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Hospitality Managers: Job Interview Mistakes

We’ve all seen hundreds of articles written for employees starting their career with redundant advice like ‘don’t show up late.’ The internet is full of basic information for anyone who is starting their career. What about people who are vying for hospitality managers jobs earning $75000 range, or higher. What are some of the things that cost you the job at the job interview stage?

  1. Company Research

There is more to determining company research than knowing the company’s mission statement. This is actually a job interview exercise in determining whether you can do the hospitality managers job well. If you cannot research a company and learn more than what is on Page #1 of Google, then how will you be able to run that same business.

If you are in the mid level management area of the learning curve, or want to be here, then here are some places to research the company:

Local businesses can be researched using the local BBB, or Business office. The government Statistics office, newspapers, and industry magazines can all offer some information. How much are the restaurant’s stocks selling for? Is the Casino earning a profit? Is the Hotel chain’s profits damaged by the currency exchange rate? What is the employment situation? What is the target demographic? Where does the company currently advertise? Have they been in the news?  Who owns the company? Who is on the board? When is the AGM?

Have you visited the establishment? Do you know who runs the office? How long have they been there? Who will your boss be? Do you know anything about the company management? Do they follow the Chaos management style? Linear hierarchy? Paperless? Customer service oriented? How are employees motivated?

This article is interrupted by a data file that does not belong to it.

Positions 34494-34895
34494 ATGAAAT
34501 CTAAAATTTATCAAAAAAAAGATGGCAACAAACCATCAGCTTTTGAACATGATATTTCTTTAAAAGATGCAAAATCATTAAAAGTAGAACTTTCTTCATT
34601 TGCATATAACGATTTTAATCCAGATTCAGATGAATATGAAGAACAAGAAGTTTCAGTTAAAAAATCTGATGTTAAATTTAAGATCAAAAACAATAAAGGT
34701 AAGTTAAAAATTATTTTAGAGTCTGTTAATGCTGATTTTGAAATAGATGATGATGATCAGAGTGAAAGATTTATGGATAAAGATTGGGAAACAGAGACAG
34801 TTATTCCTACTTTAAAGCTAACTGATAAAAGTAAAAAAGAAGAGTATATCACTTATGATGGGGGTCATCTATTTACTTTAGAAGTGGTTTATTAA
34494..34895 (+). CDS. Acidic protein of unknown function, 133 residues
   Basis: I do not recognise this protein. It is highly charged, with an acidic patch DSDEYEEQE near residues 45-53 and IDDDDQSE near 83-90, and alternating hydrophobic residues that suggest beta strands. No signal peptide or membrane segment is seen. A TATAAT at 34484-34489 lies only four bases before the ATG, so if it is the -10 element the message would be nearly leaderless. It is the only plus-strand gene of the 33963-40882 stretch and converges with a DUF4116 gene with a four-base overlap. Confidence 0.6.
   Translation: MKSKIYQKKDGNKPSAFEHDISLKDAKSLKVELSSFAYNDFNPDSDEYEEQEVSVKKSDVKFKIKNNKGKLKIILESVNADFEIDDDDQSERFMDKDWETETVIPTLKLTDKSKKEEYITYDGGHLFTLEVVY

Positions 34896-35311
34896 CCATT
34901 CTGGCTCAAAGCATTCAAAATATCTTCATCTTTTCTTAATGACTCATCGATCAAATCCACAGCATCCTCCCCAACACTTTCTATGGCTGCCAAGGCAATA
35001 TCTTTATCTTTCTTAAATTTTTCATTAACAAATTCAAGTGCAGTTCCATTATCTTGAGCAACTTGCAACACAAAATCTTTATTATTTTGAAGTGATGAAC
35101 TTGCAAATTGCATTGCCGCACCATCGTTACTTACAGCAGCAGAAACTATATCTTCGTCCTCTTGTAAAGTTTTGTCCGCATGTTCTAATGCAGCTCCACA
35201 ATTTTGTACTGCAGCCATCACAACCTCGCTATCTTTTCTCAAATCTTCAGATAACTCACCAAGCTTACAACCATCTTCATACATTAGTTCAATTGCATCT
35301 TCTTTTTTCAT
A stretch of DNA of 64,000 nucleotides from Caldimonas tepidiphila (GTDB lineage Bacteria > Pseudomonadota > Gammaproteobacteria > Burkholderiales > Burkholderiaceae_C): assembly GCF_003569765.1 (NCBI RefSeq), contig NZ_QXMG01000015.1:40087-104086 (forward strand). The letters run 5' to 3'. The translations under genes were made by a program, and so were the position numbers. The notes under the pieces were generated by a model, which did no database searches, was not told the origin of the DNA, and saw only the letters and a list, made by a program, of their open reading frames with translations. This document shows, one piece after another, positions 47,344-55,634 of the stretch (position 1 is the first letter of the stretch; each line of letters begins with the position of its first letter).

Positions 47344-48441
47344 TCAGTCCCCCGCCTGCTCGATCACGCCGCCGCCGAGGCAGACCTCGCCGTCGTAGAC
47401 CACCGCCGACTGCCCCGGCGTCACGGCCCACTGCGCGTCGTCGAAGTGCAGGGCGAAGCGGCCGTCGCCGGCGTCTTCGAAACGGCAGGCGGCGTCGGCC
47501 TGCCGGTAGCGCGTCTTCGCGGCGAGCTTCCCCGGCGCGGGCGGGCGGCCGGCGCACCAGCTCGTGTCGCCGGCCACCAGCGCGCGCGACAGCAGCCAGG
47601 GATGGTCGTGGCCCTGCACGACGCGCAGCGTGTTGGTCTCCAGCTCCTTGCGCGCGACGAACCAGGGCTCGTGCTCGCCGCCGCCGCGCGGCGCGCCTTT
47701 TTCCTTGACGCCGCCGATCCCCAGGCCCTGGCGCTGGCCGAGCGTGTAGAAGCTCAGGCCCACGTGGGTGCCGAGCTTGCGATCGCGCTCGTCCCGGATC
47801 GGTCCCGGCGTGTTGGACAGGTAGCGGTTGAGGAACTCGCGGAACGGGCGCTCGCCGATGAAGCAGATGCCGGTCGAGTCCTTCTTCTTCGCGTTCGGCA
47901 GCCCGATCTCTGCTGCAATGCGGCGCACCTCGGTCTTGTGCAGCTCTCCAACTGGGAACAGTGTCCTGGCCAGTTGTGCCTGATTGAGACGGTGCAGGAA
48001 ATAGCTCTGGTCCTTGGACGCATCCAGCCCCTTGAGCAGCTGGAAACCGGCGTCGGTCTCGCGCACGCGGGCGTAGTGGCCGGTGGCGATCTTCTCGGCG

1. Portfolio

A hospitality manager will benefit from creating a portfolio? Yes, you must 110% sanitize everything that you use, but if you created it then it is yours – to a certain extent. For example, if you created a template designed to reduce the time needed to set up an employee assessment process and generate usable data that the general manager can present at the next investors meeting, then the template is yours.

Did you create an employee’s handbook? Protocols for handling employee problems? These are your management style.

Walking in with a portfolio, in print, is a great way to prove/show that your claims are valid. At this level of management no one knows.

Show, do not tell, your skills.

  1. Bottom Line Financials

Managers are not hired for their charm, skills, or talents. They are hired for their ability to generate, or save, money. How much money did you save? The one thing that will impress a new company is your ability to understand the importance of financials and statistics. Knowing how much money the company saved in reduced employee turnover is one way to ‘show’ that your employee motivational strategy works.

#4 Communication and Listening

By now you shouldn’t be telling the job interview professional that you have excellent communication skills. They knew that before you said your first 20 words. The way you answer every question, whether you answer the specific question succinctly, or you need to formulate an answer.

The simple truth taught to HR professionals is, if it is on your CV or Resume, then it can be discussed in the job interview. Those are the topics you need to be well versed in.

Your Active Listening skills will also be put to the test. Do you listen well? Do you answer defensively? Do you answer in a dominant manner when you feel threatened? Are you sure? Do you have a career coach, or someone who can help you manage your emotions, body language, and presentation?

  1. Too Much Time Between Jobs

This requires firm management. Too much time between jobs can damage a career. Taking a sabbatical is even more detrimental. If you can control when you finish one job then try to prepare for your next job placement in your final year at your current job.

If you can start upgrading your skills, taking a course, or engaging in something that can bleed into your period of unemployment.  It can fill the time gaps in your resume.

  1. Work with a Recruiter

One of the best ways to reduce the number of job interviews you need to attend is to work with a recruitment firm. It will also reduce the time you are unemployed. In the hospitality industry most midlevel and upper level managers work with recruitment firms.

Time is money. Unemployment drains your wealth.


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